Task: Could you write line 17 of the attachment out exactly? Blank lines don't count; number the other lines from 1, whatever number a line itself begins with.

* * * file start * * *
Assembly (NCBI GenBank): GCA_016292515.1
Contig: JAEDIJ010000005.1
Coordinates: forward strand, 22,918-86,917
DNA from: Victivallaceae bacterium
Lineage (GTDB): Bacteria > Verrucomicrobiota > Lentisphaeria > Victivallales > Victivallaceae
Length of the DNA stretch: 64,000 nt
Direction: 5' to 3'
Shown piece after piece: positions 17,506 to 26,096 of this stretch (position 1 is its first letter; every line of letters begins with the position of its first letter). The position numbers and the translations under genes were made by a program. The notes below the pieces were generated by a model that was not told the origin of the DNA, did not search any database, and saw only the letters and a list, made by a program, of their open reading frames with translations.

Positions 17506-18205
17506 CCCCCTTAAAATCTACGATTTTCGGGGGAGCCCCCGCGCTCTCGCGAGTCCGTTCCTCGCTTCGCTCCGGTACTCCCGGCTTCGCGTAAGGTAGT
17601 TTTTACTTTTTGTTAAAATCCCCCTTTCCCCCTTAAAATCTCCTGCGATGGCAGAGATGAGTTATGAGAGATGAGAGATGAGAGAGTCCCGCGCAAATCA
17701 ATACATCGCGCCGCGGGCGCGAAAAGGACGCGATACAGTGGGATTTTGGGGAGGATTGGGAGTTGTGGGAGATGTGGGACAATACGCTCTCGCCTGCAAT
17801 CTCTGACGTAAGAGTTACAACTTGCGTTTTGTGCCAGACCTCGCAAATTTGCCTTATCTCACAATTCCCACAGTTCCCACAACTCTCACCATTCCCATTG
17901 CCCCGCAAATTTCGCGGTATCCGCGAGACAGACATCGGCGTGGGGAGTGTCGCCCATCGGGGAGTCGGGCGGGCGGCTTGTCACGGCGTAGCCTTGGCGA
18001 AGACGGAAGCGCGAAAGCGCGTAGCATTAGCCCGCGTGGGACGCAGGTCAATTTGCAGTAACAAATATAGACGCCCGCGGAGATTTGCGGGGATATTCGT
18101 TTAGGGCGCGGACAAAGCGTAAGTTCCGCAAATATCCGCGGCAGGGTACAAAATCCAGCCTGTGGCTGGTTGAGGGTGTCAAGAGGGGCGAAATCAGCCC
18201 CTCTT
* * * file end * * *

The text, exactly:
18201 CTCTT